Luvv was in the air at WPP, the world's largest advertising agency, as it reported a 36 per cent bump in profits following a sharper-than-expected recovery in the ad market.
Profits before tax rose 36 per cent to £244m in the first half of 2010, which the company dubbed a "significant recovery" following a particularly strong performance in the US and traditional media.
This "surprise on the upside" prompted WPP's founder, Sir Martin Sorrell, to change his forecast recovery from what he dubbed "LUV" to "LuVVy shaped". He predicted an L-shape in Western Europe, a region that "remains difficult", but a V-shaped recovery in both the emerging markets and now the US.
"In our 25 years of existence, we cannot remember a more speedy recovery or turnaround of a region," WPP said yesterday. Sir Martin added: "That amount of stimulus in the US was always going to have an impact."
Elsewhere, the UK saw a "significant" improvement, while the summer's football World Cup helped to drive up WPP's African business, where revenues rose 6 per cent.
The results were bolstered by a sharp recovery in traditional advertising as companies took advantage of a historic low in prices. "Mild expansion has replaced fear and stabilisation," WPP's statement said. It added that, as predicted, growth returned in the second quarter and revenues were consistently running above budget in the first half.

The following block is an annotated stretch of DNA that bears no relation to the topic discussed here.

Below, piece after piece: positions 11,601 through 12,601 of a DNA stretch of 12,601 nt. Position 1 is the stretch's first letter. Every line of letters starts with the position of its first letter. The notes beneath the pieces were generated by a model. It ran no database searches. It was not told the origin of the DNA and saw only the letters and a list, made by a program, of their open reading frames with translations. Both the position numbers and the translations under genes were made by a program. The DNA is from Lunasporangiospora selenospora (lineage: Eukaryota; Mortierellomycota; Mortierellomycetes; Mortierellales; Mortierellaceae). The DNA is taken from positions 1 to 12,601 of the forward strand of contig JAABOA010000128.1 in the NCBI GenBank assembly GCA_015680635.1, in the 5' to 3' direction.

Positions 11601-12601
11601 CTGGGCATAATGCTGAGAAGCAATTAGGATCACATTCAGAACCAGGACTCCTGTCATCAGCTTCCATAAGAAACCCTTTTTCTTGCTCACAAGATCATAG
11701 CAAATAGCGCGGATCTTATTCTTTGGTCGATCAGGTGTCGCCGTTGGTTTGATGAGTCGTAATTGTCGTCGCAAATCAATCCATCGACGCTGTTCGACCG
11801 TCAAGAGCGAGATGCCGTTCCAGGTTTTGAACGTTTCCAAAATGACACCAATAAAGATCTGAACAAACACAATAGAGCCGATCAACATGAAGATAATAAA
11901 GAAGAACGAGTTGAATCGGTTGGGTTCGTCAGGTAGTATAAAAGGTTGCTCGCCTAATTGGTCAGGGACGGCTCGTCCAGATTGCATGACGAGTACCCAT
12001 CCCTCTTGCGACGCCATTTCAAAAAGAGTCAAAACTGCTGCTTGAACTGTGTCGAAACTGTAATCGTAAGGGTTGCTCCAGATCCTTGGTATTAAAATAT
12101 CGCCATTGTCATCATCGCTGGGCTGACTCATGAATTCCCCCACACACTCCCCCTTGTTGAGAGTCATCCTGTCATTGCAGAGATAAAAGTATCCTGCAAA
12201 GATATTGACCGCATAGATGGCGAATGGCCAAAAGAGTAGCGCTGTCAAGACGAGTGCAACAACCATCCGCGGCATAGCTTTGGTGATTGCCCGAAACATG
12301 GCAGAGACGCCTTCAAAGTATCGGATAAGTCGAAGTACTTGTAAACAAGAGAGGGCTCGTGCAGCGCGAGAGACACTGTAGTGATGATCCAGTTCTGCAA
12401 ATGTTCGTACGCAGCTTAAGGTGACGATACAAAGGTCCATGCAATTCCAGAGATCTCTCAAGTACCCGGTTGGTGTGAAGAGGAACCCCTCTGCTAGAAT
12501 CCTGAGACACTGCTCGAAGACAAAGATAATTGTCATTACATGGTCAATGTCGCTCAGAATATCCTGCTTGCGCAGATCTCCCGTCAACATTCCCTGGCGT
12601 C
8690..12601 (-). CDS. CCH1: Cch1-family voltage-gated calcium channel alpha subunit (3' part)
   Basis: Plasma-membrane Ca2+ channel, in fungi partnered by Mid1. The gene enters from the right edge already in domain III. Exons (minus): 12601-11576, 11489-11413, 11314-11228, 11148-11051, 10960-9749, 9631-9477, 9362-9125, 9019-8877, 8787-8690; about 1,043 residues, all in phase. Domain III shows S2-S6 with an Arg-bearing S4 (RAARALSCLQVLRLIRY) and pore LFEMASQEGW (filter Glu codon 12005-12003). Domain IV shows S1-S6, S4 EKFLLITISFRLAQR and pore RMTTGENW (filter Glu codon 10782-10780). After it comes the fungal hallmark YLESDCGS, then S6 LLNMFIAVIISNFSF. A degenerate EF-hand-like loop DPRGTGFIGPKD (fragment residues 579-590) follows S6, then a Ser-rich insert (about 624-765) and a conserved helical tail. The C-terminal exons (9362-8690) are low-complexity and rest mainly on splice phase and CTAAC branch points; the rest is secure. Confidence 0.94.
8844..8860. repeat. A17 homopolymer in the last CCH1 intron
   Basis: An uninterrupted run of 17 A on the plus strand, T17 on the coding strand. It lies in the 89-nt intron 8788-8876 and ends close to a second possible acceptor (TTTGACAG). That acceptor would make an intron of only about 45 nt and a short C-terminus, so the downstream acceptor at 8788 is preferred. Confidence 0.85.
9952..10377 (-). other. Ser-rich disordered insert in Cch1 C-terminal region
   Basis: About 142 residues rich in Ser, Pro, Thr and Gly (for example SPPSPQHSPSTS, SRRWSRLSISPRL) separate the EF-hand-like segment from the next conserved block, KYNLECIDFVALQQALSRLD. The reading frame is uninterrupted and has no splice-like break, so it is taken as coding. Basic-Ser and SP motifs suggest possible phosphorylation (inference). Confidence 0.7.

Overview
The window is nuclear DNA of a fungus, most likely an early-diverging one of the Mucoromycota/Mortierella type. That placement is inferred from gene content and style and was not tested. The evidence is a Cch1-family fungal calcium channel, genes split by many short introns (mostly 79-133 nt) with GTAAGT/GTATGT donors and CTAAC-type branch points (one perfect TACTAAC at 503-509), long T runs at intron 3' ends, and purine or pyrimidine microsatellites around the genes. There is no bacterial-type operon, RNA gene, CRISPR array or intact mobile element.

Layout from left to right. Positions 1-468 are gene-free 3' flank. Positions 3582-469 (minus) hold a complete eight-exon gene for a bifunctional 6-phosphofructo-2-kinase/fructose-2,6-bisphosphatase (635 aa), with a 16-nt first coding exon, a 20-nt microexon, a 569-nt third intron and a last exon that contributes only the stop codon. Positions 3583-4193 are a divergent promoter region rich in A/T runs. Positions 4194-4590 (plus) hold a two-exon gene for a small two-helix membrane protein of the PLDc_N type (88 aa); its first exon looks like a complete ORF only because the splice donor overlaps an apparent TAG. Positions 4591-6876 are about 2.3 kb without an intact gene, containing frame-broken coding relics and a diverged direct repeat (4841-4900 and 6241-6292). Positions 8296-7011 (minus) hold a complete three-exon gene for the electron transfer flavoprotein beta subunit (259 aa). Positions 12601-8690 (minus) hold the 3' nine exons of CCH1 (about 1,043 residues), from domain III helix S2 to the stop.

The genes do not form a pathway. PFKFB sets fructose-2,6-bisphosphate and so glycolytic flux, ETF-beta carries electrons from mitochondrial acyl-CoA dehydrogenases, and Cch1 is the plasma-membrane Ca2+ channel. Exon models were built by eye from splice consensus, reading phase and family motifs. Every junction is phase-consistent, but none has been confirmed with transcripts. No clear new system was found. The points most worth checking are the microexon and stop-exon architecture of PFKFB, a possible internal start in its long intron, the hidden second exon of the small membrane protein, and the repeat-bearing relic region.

Revenue at the group rose 3.5 per cent at £4.4bn as client spending returned. Sir Martin said that the financial comparisons were also easier, but that would change in the second half. WPP also boosted profits by slashing costs – this included reducing head count by almost 9 per cent to 100,008.
However, WPP warned: "Whilst the underlying current environment is better than anticipated, clients are unanimously uncertain about future profits." The group was also cautious because of ongoing fears of eurozone fiscal contagion from Greece, Portugal, Spain and Ireland to other parts of Europe, as well as the UK Government's austerity programme.
It believes there will be a "slow-growth slog" potentially with inflation and higher interest rates in the long term, although Sir Martin believes the global economy will "probably avoid a double-dip recession".
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